In beer, wine and liquor, as well as in some medicines, mouthwashes, household products, and essential oils, a chemical substance known as ethanol or ethyl alcohol is found. The common term for that substance is alcohol. By the fermentation of sugars and starches by yeast, alcohol is produced.
There are different types of alcoholic drinks. Their names and the alcohol content in them are as follows:
  • Beers and hard ciders: 3-7 percent alcohol
  • Wines, including sake: 9-15 percent alcohol

  • Wines fortified with liquors, such as port: 16-20 percent alcohol

  • Liquors or distilled spirits, such as gin, rum, vodka and whiskey, which are produced by distilling the alcohol from fermented grains, fruits or vegetables: usually 30-40 percent alcohol or higher

Why is alcohol called the liquid carcinogen?

Based on research studies, it is found that alcohol has the capability of causing cancer. That is why alcohol is called the liquid carcinogen. The risk of developing alcohol-associated cancer increases as a person drinks more and more alcohol. The involvement of alcohol in the following types of cancer is clearly evident:

Head and neck cancer

For certain head and neck cancers, in particular, cancer of the oral cavity (excluding the lips), pharynx (throat) and larynx (voice box), a major risk factor is alcohol consumption. Rather than those who don’t drink alcohol, the people who consume 50 grams or more alcohol per day have two or three times more risk of developing cancers. Those who consume this amount of alcohol and also use tobacco, have higher risks of these cancers. These cancers can make one’s life miserable and one must go to the best head and neck cancer doctor.

Esophageal cancer

For a particular type of esophageal cancer called esophageal squamous cell carcinoma, alcohol is found to be a major risk factor. Other than that, those people who have a deficiency in an alcohol metabolising enzyme are found to have substantially increased risks of alcohol-related esophageal squamous cell carcinoma.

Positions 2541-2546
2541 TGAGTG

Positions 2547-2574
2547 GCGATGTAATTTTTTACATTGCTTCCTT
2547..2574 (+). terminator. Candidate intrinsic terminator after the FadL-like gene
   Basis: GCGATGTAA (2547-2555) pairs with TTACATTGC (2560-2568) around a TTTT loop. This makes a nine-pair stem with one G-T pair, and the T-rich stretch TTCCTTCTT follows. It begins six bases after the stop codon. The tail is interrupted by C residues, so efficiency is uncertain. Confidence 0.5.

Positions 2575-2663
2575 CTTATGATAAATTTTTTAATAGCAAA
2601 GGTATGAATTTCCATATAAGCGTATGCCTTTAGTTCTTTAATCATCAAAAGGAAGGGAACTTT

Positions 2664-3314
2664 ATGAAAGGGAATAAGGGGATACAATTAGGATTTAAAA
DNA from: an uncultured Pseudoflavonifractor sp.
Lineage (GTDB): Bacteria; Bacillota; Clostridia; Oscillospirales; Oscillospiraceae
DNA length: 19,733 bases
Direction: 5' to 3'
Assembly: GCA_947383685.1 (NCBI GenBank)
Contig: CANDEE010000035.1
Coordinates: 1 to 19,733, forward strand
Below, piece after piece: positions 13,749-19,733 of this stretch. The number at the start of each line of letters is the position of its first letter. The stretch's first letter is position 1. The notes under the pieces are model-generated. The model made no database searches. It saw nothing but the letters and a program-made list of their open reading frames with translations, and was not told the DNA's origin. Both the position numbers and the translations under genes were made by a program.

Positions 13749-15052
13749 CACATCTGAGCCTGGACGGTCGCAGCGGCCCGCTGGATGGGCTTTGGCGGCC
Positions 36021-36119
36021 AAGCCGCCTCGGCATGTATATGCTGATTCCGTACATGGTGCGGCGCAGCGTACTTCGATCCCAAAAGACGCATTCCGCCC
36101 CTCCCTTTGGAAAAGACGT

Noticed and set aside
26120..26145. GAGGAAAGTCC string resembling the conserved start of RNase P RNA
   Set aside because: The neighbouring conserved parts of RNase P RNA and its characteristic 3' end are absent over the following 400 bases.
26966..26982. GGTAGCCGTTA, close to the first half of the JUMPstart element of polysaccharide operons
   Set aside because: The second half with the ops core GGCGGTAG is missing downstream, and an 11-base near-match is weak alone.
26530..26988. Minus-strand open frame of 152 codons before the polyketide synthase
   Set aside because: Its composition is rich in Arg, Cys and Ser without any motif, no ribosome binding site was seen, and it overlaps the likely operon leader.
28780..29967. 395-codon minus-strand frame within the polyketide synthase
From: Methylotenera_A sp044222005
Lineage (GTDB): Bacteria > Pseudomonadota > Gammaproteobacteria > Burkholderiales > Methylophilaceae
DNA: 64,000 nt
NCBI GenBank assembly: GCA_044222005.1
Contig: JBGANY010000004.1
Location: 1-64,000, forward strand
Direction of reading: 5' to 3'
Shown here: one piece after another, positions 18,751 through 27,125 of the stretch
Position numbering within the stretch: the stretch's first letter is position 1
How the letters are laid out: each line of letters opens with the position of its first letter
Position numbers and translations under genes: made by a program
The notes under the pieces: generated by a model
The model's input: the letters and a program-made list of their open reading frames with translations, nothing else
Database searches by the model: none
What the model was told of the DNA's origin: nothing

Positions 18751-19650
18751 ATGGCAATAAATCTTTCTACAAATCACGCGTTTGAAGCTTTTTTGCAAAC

Liver cancer

For liver cancer (hepatocellular carcinoma, alcohol consumption is an independent risk factor. It is also a primary cause of liver cancer, which is a dangerous disease. Sometimes surgery may be needed for treatment and the best surgical oncologist must be consulted for this.

Breast cancer

Numerous studies have proved the association of alcohol intake with the risk of breast cancer in women. It is found that with increasing alcohol intake, the risk of developing breast cancer also increases.

Colorectal cancers

There is a moderately increased risk factor of the colon and rectum associated with alcohol consumption. It is seen that those who regularly consume more than 50 grams of alcohol have increased the risk of developing colorectal cancer than non-drinkers or occasional drinkers. If these cancers develop, one must consult with a cancer specialist for treatment.

How does alcohol increase the risk of cancer?

It is found through extensive research that alcohol may increase the risk of cancer in multiple ways. They are the following:
  • Alcohol metabolizes (breaks down) ethanol in alcoholic drinks to acetaldehyde, a toxic chemical and also a probable human carcinogen. Both DNA (the genetic material that makes up genes) and proteins can be damaged by acetaldehyde.
  • Alcohol generates reactive oxygen species (chemically relative molecules that contain oxygen). DNA, proteins and lipids (fats) can be damaged by it through a process called oxidation.
  • Alcohol reduces the body’s ability to break down and absorb a variety of nutrients that may be associated with cancer risk, including vitamin A, nutrients in the vitamin B complex, such as folate, vitamin C, vitamin D, vitamin E and carotenoids.
  • Alcohol increases blood levels of estrogen, a sex hormone which is linked to the risk of breast cancer.

A variety of carcinogenic contaminants may also be present in alcoholic beverages. They are introduced during fermentation and production. They include nitrosamines, asbestos fibres, phenols and hydrocarbons.

“Alcohol: Temporary fun but with permanent consequence!” —– Author unknown